Speaking to FoodNavigator-USA at the recent IFT trade show in Las Vegas, SunOpta’s senior group vp of Innovation and Sustainability James Podolske said that the product represented a breakthrough for sustainability as well as functionality, as rice hulls normally would be a waste product.
Podolske claims that the fiber is the first such ingredient on the market, allowing companies to add a significant quantity of fiber from rice hulls rather than rice bran.
“Rice hulls are very high in silica so the challenge has always been to strip away the silica. We have come up with a process to do that,” he said, adding that the process was proprietary. “…Through our process we can control the texture of it. We can control how soft it is, how flexible it is.”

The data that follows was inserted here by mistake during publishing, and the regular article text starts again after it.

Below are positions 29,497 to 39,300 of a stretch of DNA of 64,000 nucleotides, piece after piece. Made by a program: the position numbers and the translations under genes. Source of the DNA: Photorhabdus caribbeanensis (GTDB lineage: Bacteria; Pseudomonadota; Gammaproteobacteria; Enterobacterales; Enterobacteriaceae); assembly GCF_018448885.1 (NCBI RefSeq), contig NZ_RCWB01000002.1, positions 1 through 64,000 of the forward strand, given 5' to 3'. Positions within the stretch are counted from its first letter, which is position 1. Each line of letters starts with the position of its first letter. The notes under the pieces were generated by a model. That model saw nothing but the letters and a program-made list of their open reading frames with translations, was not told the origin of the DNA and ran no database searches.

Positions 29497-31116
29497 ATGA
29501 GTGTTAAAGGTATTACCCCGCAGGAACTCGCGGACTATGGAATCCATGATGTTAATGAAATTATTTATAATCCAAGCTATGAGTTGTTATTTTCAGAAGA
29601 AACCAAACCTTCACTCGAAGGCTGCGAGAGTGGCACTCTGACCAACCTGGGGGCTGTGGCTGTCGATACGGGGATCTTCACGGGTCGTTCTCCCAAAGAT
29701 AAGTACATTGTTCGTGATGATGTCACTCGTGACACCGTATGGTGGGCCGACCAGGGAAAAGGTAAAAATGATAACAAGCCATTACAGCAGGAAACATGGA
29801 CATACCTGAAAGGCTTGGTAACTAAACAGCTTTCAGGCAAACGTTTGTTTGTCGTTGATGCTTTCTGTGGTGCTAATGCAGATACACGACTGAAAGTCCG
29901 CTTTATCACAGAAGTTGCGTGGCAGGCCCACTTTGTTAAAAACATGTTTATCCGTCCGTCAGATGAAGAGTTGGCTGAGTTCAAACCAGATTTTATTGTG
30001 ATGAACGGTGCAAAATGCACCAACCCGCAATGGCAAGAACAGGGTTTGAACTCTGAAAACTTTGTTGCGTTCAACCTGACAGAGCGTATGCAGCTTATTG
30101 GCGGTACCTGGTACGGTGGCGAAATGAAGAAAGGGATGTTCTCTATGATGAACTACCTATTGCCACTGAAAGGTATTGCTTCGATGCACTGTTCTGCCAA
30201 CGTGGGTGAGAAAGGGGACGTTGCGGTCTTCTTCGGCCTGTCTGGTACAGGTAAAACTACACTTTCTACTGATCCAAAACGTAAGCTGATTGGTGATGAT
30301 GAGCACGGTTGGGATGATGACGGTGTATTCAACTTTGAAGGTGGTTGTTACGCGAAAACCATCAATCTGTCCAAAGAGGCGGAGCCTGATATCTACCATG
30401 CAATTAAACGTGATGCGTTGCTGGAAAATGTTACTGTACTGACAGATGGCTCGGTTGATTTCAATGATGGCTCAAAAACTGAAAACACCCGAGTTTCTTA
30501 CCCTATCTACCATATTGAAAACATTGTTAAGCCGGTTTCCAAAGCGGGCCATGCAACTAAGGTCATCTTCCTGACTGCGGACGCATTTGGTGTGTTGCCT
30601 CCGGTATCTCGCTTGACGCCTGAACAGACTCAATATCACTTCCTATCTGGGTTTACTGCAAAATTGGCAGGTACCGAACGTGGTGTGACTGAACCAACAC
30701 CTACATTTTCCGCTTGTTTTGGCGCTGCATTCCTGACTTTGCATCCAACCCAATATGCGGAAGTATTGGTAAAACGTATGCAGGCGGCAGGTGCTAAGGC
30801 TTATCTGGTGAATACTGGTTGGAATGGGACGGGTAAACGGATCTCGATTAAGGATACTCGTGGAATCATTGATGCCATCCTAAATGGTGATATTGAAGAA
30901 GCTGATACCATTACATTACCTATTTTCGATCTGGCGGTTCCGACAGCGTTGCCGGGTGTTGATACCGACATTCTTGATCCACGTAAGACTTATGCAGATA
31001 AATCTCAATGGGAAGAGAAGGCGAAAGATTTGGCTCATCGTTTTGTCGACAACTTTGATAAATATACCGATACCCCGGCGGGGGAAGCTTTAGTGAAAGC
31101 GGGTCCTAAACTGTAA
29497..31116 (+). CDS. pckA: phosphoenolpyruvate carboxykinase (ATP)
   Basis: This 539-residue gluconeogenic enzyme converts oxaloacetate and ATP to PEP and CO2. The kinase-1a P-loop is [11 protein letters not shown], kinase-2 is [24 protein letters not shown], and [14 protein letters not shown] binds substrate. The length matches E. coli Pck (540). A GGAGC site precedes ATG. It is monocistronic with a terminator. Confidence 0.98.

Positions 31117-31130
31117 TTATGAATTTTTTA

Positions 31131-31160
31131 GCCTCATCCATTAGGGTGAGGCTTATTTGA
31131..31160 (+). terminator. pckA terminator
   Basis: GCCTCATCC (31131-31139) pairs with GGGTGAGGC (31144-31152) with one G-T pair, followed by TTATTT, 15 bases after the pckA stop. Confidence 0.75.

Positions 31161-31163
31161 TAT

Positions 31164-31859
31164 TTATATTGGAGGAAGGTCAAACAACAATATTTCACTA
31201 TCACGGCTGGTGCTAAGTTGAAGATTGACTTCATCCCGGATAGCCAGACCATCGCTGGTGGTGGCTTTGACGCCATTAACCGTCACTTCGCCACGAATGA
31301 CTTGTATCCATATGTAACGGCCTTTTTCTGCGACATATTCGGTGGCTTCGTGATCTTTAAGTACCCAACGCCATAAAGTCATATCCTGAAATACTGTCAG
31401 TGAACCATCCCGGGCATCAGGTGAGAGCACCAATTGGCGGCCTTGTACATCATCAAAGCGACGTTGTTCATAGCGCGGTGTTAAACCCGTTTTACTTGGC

The ingredient is also useful for gluten-free formulations, as it is “absolutely guaranteed gluten-free”, according to Podolske, and it taps into the trend for natural ingredients, with a very clean label declaration of ‘rice fiber’ on ingredient lists.
However, it is the ability to add large amounts of fiber without functional or taste problems that is the ingredient’s greatest advantage to food manufacturers, he said.
“We understand how to disassemble it and get the functionality out of it. If you wanted to get to the same level of fiber with bran you would have to use two or three times as much…It allows companies to make the same “good source of fiber” claims without adding too much bulk, and without taste issues.”
In order to qualify for a “good source of fiber” claim under FDA regulations, a product must contain 10%-19% of the recommended daily value per reference amount customarily consumed (RACC). To qualify for an “excellent source” claim, it must contain 20% or more of the daily value.